When comparing Play 2 vs ActFramework, the Slant community recommends Play 2 for most people. In the question“What are the best Java web frameworks?” Play 2 is ranked 4th while ActFramework is ranked 5th.
Ranked in these QuestionsQuestion Ranking
Pro Very fast and easy to install, it is a revolutionary framework
Pro Great resources
With some basic starting tutorials and a fleshed out documentation, there will be no need to go asking others for help, there should be enough for a developer to find a solution.
Pro Asynchronous requests
Everything with Play has been built with asynchronous requests in mind. This will result in the application not blocking results while waiting on other operations. With this implemented your application can be developed with multiple threads in mind without worrying about hanging on one request before it completes another.
Pro Rapid application development
All error checking and testing done in the browser only needs a page refresh to show the latest updates. This is huge, allowing the ability to code in real-time and make quick edits. Without it the develop would need to reboot/recompile the entire application to test with new data.
Pro Supports Scala
There are two aspects of performance: how quick a developer can deliver a feature and how fast the app is running on the product server. Act is designed to deliver excellent results in both aspects. With unbeatable developing experience, Act makes it very easy to release a feature; on the other side Act is very fast in runtime. Check out this 3rd party benchmark result.
Pro Hot reload
You never restart while you're working on your Act application. Act's hot reload feature is fast and stable, it makes you feel like dealing with scripting language frameworks like Django or NodeJs. Watch this video and feel it.
Act is built as a stateless framework. It supports horizontal scale.
Act is built as a secure product. It provides built-in CSRF/XSS prevention mechanism. And act-aaa makes it very easy to implement Authentication/Authorization/Auditing in your app.
Pro Superb RESTful support
Act makes creating RESTful service a kids game. It features AdaptiveRecord (allows front end to drive the data structure), JSON response control (just declare the fields you want to present or hide) and RESTful URL routing with path variables.
Pro Easy to deploy
ActFramework is not a servlet framework and there are no requirements on containers/app servers. It has a small package size (a helloworld distribution package size is less than 20 MB), a small memory feet print (a helloworld app heap usage is less than 20MB) and a fast boot up speed (a helloworld app starts in less than 3s).
Act's view architecture is very flexible and support using multiple view engines in your app. The default template engine is Rythm, a very developer friendly and powerful template engine. Act also support other templating solutions including freemarker, velocity, thymeleaf, and mustache via plugins.
Pro Configuration for multiple environments
Act supports load configuration from a common dir and then overwriting it from a profile dir. Makes it very easy to manage configurations in different environments (e.g., dev, uat, sit, prod) Watch this video to see the innovative way Act delivers its configuration support.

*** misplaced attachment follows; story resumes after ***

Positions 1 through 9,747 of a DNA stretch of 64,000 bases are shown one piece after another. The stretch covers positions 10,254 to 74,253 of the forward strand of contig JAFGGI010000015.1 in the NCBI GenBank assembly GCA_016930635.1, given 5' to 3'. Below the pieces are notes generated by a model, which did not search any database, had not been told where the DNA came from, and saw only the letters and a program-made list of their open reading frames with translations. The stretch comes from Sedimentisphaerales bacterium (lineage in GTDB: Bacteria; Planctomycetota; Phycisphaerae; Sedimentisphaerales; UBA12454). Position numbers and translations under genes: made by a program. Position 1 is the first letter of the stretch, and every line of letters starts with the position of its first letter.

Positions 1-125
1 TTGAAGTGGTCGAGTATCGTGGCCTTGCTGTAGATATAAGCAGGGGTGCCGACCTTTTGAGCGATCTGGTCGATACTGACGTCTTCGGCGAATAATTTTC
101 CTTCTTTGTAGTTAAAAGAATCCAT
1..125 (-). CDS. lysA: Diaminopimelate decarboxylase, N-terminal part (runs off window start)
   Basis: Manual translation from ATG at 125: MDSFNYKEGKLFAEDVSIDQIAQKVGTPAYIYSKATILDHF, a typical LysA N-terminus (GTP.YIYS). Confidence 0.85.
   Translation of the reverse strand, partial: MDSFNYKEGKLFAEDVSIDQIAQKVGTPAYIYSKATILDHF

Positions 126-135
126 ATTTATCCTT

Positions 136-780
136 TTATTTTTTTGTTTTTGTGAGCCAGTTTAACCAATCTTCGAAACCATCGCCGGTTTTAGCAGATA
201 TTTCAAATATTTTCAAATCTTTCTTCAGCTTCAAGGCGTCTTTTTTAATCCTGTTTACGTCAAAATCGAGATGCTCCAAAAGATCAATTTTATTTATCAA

Pro Concise and expressive
Act does not require you to put Annotation when it is able to infer the intention from other parts of the code, i.e., you don't use
@RequestParam to tell Act the binding parameter name. And you don't need a
ModelMap to bind variables to render argument names. Act has sophisticated byte class scanner to detect the variable names to do bindings automatically.
Pro Comply to standards
Act's IoC is built on top of Genie, a fast dependency injection library that fully supports JSR330, and Act's validation solution is built on top of JSR303. Act is NOT an odd framework to most Java developers. Unlike Play1.x, ACT applications follow the standard maven project structure and it is very easy to integrate other Java libraries.
Pro Database access
Act's DB layer is extremely easy to use. It supports SQL databases (through ebean orm) and MongoDB (through morphia). Using multiple datasource can never be that easy with Act's DB layer. Go here for more information on this.
Pro Fast and flexible routing
You can configure your routing in either Spring MVC/Jersey style with annotation or Play style with route table or a combination of both. Act's routing supports RESTful URL path variables, optionally validated with regular expressions.
Con Not backword-compatible
Applications that have been written in Play 1 will not be supported in Play 2 as the core of the framework was rewritten in Scala. This includes plugins that were working in Play 1 as well.
Con Becoming a Scala framework
As Play continues to develop and mature it seems as if it is becoming less of a Java framework as the core has been rebuilt in Scala. This may deter adopters.
Con Steep learning curve
Con Incomplete microservice support
Although Act is built to be a great framework that supports microservice development, it lacks some of the key features at the moment, like sending requests to other microservices from within the app, service governance, and messaging handling.
Con Very small community
As of February 2017, Act is a brand new framework (even though the project started at the end of 2014). Community is still forming.
Con Functional testing support still under development
Developers are still working on innovative functional testing support for Act.
Con Documentation is still being written
Act's documentation is still under development.